If you want to be isolated from the modernity and its complexions and wanted to be get charmed of flawing water and its purity Sinharaja Forest Reserve is the place to be. Sinharaja is a national park and a world heritage site designated by UNESCO, the largest rain forest in Sri Lanka and a popular hiking site among local and foreign tourists.
Sinharaja covers an area of 23000 acres. It’s a huge observation and hiking premises. Sinharaja is a bird watchers’ paradise. It is a home of over 25 endemic species and many a myriad of others.
Our focus was to see some of the waterfalls which was about within 5-10 kilometers from Pitadeniya entrance which is to the south east of the reserve and the easiest to reach out by public transport. Our journey began from Galle in a Saturday morning around 7.30 in the morning. Our plan was to go to Akuressa from Galle and then to Deniyaya and to Mederapitiya by bus, public transport and then walk to the Pitadneiya entrance from there which is about 3 kilometers long. There were 19 people in our touring party.
We also were to stay overnight in a Forest Department Bungalow which was reserved about a fortnight earlier at Forest Department head office at Battaramulla. We arrived at the Pitadeniya entrance at about 12.45 in the afternoon from where our hike began through the reserve. We had to hike on a footpath from there through the reserve where leeches were in abundance and it is advised to carry anti leech mechanisms with you.
Then we reached the Forest Department Dormitory at Pitadeniya which was another 1.5 kilometers in to the reserve from the entrance. We had to cross a bridge over “Gin Ganga” which starts and flaws through the reserve, which was about 80 meters long and informed the authorities on our presence and we saw three bungalows around it. Also we have been given a guide from there. A little while later a it began a rain pouring heavily and the atmosphere became cooler. In Sinharaja you can’t predict the rain as hikers and visitors are advised to be prepared carrying an umbrella or a raincoat.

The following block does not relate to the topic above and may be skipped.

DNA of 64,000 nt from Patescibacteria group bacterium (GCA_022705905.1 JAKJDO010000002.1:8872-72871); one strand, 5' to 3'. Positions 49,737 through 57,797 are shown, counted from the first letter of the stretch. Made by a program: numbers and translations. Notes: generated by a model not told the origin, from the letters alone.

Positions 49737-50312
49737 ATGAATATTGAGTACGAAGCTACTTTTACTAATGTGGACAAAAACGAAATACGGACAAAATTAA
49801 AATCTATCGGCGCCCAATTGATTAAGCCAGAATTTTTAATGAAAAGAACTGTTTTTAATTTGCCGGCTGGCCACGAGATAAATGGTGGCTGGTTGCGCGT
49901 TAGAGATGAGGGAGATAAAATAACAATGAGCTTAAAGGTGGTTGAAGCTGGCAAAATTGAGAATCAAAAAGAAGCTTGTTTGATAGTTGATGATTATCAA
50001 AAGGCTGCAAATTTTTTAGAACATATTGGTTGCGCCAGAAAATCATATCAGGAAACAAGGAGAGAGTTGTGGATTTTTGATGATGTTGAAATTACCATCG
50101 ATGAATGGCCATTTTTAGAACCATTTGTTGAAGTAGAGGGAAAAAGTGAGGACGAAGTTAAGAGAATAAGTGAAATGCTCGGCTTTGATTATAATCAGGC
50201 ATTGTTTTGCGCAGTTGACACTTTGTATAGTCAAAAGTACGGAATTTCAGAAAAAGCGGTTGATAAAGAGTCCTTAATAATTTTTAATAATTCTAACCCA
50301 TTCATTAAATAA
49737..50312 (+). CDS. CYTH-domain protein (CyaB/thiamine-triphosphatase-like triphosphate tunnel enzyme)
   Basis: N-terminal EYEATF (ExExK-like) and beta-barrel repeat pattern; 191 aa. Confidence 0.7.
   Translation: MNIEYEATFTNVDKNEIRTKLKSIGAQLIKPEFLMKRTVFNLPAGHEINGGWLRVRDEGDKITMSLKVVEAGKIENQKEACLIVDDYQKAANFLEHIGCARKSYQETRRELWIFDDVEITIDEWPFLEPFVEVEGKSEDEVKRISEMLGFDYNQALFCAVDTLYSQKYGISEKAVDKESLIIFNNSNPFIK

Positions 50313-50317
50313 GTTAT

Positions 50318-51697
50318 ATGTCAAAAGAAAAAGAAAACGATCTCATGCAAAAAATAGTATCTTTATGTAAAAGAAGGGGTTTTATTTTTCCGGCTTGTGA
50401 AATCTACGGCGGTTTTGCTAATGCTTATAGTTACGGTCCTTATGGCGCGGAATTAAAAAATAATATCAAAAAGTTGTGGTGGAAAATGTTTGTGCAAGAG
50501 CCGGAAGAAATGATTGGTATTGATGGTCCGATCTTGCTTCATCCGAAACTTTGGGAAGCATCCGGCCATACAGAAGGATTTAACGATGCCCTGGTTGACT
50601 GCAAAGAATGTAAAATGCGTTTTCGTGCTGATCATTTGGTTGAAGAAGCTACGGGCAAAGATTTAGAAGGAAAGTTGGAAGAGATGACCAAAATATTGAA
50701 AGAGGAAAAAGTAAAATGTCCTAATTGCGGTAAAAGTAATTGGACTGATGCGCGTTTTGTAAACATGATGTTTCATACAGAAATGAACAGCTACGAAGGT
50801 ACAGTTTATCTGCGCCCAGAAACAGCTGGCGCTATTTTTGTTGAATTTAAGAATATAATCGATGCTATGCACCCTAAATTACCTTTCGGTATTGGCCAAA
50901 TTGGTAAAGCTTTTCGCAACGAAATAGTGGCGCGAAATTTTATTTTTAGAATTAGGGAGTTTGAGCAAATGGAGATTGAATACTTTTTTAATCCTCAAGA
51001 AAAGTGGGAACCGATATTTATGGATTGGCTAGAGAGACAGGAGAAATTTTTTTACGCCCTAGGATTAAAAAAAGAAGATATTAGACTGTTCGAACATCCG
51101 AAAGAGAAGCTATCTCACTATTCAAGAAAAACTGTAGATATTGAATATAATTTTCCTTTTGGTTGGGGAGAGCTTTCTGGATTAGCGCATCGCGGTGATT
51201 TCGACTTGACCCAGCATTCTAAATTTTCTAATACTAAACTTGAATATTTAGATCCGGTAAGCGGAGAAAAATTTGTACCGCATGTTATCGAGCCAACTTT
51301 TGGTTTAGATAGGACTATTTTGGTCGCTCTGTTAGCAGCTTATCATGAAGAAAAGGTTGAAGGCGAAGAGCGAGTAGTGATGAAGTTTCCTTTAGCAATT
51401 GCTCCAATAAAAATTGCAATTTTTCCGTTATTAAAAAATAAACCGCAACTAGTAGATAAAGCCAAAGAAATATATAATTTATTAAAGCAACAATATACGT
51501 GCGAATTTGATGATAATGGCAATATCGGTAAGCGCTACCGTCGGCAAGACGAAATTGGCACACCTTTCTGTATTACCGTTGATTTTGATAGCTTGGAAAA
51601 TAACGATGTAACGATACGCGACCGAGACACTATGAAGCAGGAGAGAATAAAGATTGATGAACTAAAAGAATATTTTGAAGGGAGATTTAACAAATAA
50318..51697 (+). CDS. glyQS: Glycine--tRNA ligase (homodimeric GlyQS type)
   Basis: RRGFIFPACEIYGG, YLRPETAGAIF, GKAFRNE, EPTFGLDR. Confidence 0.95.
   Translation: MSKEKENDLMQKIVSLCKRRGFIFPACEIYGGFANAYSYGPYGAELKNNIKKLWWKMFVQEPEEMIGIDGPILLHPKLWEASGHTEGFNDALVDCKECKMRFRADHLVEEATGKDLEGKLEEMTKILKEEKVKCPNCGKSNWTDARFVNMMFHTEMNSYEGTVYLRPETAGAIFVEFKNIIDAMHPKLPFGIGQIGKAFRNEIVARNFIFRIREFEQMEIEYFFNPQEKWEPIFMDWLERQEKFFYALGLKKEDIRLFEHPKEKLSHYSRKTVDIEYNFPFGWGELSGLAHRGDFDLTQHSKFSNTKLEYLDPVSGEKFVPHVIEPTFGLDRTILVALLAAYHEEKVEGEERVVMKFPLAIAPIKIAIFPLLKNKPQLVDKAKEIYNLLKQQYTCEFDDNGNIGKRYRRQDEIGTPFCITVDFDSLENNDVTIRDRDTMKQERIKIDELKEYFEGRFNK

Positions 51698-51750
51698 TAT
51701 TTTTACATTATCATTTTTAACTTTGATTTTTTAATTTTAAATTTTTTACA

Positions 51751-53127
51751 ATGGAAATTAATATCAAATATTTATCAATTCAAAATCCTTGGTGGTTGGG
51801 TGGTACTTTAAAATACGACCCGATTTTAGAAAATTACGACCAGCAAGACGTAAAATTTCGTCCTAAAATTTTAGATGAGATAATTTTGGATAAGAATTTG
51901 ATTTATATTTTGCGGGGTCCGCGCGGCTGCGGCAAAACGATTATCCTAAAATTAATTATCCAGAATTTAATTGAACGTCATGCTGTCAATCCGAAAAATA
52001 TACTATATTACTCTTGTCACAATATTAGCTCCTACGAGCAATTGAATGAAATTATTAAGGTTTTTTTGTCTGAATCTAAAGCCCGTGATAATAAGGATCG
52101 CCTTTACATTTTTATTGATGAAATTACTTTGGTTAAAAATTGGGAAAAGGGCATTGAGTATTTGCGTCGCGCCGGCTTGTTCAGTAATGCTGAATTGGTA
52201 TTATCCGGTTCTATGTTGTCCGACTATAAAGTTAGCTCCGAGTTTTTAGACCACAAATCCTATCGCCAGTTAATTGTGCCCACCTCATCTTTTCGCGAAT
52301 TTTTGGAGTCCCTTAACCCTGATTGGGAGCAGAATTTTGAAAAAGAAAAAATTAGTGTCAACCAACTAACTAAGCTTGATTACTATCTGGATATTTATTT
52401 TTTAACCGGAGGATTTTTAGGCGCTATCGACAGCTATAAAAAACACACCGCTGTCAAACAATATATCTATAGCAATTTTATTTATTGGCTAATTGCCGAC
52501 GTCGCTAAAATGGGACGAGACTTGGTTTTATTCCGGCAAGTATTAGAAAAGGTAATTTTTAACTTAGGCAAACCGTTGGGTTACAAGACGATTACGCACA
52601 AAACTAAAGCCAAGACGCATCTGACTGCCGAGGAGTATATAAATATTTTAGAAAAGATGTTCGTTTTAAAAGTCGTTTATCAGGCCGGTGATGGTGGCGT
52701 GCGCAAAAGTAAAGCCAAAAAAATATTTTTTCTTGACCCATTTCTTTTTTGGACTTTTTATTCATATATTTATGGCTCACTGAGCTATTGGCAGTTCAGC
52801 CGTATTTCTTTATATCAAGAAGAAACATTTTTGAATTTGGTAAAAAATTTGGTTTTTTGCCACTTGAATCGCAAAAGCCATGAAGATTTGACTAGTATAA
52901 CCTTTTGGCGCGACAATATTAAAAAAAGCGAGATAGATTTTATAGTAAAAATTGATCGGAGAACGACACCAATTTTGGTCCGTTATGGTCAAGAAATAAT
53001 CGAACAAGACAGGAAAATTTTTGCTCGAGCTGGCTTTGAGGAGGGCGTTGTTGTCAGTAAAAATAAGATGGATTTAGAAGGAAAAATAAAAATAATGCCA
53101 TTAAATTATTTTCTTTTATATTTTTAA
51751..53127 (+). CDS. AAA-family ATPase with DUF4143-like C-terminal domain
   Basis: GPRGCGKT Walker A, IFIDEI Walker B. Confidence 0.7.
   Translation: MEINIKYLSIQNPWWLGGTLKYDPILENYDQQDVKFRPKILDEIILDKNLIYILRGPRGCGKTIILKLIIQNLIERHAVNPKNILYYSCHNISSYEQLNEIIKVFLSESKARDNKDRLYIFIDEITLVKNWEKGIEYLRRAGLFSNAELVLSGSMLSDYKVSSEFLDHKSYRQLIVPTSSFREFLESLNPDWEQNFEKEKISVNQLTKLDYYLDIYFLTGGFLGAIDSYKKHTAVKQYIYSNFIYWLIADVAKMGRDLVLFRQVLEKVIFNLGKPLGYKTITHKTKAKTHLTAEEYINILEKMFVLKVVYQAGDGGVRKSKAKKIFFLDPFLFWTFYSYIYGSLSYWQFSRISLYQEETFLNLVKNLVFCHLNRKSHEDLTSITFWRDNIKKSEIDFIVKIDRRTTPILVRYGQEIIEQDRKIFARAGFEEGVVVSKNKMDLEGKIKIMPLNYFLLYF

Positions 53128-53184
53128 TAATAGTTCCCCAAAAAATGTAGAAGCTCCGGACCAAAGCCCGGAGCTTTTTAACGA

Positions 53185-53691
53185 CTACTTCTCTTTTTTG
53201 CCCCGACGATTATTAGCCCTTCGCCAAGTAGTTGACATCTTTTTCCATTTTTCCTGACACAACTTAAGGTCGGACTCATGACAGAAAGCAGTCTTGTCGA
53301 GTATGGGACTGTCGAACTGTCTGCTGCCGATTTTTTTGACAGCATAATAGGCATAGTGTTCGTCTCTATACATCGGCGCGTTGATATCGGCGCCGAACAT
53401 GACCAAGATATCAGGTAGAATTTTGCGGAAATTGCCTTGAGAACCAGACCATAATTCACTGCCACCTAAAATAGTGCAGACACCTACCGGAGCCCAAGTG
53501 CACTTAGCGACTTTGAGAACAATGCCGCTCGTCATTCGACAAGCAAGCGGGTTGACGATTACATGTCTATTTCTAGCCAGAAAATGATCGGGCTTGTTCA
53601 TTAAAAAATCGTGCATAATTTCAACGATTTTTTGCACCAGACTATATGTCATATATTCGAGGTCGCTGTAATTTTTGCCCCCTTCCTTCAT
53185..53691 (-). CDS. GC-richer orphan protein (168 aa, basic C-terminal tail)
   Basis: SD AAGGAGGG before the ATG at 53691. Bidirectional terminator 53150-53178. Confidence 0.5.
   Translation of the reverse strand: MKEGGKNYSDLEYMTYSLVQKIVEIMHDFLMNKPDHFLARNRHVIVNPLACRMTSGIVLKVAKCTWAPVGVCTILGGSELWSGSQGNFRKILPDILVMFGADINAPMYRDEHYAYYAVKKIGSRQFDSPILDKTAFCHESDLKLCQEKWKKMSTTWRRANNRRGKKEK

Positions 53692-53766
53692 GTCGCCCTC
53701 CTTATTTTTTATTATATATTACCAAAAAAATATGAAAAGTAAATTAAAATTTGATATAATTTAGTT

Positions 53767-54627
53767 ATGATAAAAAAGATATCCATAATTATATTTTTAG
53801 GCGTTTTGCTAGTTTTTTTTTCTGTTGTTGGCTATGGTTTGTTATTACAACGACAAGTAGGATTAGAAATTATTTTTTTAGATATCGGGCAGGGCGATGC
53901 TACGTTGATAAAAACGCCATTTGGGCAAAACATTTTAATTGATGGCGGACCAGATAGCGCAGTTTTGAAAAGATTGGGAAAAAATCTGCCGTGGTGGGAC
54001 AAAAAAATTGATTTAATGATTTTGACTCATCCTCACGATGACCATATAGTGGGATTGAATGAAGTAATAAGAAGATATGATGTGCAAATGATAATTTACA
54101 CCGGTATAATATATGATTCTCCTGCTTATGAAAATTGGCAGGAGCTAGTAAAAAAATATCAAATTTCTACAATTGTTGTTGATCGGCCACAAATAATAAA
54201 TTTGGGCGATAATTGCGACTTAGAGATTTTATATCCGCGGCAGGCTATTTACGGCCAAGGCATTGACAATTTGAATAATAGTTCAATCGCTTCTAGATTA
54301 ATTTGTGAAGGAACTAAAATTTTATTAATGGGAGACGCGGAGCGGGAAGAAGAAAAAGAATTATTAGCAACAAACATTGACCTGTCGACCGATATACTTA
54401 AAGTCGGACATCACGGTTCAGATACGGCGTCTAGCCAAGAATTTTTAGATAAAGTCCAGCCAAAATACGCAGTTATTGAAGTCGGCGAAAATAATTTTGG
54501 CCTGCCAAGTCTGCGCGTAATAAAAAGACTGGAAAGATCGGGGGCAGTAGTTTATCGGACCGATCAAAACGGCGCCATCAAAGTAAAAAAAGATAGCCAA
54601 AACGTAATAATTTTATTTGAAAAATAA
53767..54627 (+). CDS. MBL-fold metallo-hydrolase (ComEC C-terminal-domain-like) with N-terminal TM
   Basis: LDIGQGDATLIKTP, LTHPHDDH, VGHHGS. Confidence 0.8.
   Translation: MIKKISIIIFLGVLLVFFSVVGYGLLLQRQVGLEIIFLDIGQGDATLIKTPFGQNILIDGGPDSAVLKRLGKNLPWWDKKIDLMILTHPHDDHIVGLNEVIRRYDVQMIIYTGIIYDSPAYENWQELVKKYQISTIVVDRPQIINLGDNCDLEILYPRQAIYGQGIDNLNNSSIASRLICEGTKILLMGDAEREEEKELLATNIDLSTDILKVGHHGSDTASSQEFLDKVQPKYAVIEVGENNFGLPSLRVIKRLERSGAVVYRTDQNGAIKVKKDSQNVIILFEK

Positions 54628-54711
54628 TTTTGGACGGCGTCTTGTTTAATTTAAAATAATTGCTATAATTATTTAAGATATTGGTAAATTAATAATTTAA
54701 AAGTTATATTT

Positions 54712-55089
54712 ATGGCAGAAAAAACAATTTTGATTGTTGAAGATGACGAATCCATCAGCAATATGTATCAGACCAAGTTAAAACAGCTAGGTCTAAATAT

Before we check in the bungalow we went to have a bath in the river to a spot we heard is safe about 1 kilometer up in the river and to in to the reserve. The water was crystal clear there that we could see the bottom and it was flawing so that it is pure said the guide. It was not deep there. It was about 5 feet maximum, but he showed about 50 to 60 meters either side and said not to go beyond that as it gradually begins to be deep. We took our lunch with us and had it in the river bank before going for a swim. After having the meal we crossed and went up the river to see a small waterfall there. We returned to the bathing spot and began to swim. It was a wonderful swim. The water was so pure and cool. It was rocky but not that shallow so that it was not dangerous. But during the rainy season water level might rise, said the guide.